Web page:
The Simplified Wealth of Nations of Adam Smith, Book 5, Chap. 2, Article 4: General Taxes -- Sales Taxes


Chapter 2j, Article 4: General taxes -- Sales taxes



147 The impossibility of taxing people according to their revenue by any capitation led to the invention of taxes on consumable commodities.   148 Necessities are commodities needed to support life. Under necessities, I mean both those things which nature and the established rules of decency have rendered necessary to the lowest rank of people.   149 Whatever raises the price of necessities must raise wages, so that the labourer may still be able to buy those necessary goods.   150 A tax on necessities operates exactly in the same way as a direct tax on wages.   151 It is otherwise with taxes on luxuries, even on the luxuries of the poor.   152 The high price of luxuries does not reduce the ability of the poor to bring up families. 153 Any rise in the average price of necessities must reduce the ability of the poor to bring up big families and supply useful labour, unless such price is compensated by a rise in wages. 154 Taxes on luxuries do not raise the price of other commodities.

Sir Matthew Decker

  155 In Great Britain, the principal taxes on necessities are those on salt, leather, soap, and candles.   156 "Salt is a very ancient and a very universal subject of taxation." 157 In a country where the winters are so cold as in Great Britain, fuel is a necessity. A bounty might be reasonable on the transportation of coals from where they abound to those where they are wanted. 158 Such taxes raise the price of subsistence and wages. 159 Taxes on necessities are much higher in other countries than in Great Britain. 160 Taxes on meat are more common than those on bread. 161 Consumable commodities may be taxed in two ways. 162 A coach may last 10 or 12 years with good management.   163 Sir Matthew Decker proposed that all commodities should be taxed this way.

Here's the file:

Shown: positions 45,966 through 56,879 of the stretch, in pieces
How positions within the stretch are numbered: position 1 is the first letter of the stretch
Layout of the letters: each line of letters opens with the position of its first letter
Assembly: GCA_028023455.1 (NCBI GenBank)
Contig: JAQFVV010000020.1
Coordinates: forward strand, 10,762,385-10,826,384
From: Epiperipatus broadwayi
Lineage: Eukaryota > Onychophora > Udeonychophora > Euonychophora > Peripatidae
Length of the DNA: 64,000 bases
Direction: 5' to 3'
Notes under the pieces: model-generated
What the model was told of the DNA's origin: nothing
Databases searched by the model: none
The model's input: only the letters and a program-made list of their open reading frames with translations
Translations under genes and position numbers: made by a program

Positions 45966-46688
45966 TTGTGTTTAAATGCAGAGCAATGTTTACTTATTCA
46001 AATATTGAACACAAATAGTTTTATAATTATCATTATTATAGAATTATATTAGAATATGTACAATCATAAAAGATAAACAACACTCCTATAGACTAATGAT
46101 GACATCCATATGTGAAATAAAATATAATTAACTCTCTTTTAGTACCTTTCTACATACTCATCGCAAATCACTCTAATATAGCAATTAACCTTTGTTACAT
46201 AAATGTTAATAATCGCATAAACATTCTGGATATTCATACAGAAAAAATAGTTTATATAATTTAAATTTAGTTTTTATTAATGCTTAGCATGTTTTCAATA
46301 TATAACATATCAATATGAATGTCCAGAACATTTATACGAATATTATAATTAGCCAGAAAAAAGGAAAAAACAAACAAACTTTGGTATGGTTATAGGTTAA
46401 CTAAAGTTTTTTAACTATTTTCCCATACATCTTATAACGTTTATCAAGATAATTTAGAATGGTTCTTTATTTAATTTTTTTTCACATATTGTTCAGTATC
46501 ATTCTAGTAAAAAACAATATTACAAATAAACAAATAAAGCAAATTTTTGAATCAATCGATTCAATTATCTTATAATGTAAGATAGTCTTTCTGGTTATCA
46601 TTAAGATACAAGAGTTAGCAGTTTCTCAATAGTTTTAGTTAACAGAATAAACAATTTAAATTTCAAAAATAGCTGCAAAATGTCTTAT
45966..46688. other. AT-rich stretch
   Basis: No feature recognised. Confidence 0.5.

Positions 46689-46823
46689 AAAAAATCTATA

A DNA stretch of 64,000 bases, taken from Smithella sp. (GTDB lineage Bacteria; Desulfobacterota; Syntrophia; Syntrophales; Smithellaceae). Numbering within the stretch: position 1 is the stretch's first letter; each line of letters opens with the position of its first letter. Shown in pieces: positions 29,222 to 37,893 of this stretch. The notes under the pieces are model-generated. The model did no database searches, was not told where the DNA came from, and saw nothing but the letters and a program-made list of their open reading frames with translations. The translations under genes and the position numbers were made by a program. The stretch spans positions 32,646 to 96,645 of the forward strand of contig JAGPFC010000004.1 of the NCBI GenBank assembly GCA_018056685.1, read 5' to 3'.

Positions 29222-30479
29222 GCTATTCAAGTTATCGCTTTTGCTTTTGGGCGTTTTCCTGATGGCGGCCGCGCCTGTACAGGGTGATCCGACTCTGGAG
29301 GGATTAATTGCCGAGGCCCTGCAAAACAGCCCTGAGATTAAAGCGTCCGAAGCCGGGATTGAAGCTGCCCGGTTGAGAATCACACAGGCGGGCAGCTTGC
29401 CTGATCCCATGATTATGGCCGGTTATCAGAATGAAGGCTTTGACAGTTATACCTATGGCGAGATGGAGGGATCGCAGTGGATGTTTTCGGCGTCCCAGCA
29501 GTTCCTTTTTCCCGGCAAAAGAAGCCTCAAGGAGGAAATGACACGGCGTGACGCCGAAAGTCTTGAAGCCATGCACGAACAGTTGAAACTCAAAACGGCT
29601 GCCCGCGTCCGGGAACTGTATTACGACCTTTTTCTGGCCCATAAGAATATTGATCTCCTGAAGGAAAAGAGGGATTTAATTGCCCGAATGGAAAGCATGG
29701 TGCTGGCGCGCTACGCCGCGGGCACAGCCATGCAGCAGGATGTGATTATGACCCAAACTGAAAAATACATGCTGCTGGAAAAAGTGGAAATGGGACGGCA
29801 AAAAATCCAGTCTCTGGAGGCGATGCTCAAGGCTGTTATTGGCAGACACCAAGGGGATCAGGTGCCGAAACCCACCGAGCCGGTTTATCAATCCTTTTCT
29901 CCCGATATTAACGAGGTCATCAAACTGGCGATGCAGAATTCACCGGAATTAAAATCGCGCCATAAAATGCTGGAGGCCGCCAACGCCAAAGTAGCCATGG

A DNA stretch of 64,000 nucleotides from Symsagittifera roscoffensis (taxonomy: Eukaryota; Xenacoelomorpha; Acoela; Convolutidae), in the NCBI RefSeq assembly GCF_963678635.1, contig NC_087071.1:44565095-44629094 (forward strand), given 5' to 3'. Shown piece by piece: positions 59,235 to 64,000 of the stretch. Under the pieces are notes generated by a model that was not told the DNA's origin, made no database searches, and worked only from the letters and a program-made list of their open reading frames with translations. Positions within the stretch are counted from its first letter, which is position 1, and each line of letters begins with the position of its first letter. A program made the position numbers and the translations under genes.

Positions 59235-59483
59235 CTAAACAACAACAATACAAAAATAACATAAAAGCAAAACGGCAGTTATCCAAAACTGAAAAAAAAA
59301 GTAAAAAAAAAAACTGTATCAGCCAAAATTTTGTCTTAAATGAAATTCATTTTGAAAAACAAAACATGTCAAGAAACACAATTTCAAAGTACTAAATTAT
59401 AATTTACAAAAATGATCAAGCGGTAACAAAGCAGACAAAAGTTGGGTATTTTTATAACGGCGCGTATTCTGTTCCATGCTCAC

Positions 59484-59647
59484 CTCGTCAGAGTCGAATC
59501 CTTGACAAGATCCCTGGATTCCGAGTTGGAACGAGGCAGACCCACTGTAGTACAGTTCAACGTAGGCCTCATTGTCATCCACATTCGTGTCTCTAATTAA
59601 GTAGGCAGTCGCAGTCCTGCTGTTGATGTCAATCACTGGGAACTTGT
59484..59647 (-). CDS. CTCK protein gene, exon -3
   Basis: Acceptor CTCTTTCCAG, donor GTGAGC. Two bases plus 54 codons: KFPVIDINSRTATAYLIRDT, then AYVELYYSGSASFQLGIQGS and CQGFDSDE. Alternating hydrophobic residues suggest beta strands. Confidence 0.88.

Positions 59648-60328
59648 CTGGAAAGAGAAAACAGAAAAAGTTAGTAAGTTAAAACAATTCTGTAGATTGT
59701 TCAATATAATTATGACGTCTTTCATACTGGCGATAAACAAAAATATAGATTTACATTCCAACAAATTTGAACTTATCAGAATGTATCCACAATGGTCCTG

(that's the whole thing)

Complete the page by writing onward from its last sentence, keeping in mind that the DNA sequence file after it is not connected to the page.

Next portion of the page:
1. The tax would be more unequal.
 
  1. Paying for an annual, half-yearly, or quarterly licence to consume certain goods would very much reduce the convenience of taxes on goods of speedy consumption the piecemeal payment.
 
  1. Such taxes would operate less as sumptuary laws.
 
  1. If a workman paid all at once, by yearly, half-yearly, or quarterly payments, a tax equal to what he at present pays on all the porter he drinks, the sum might distress him very much.
  164 The excise duties are imposed briefly on local goods for home consumption.
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Next: Chapter 2m: Customs Duties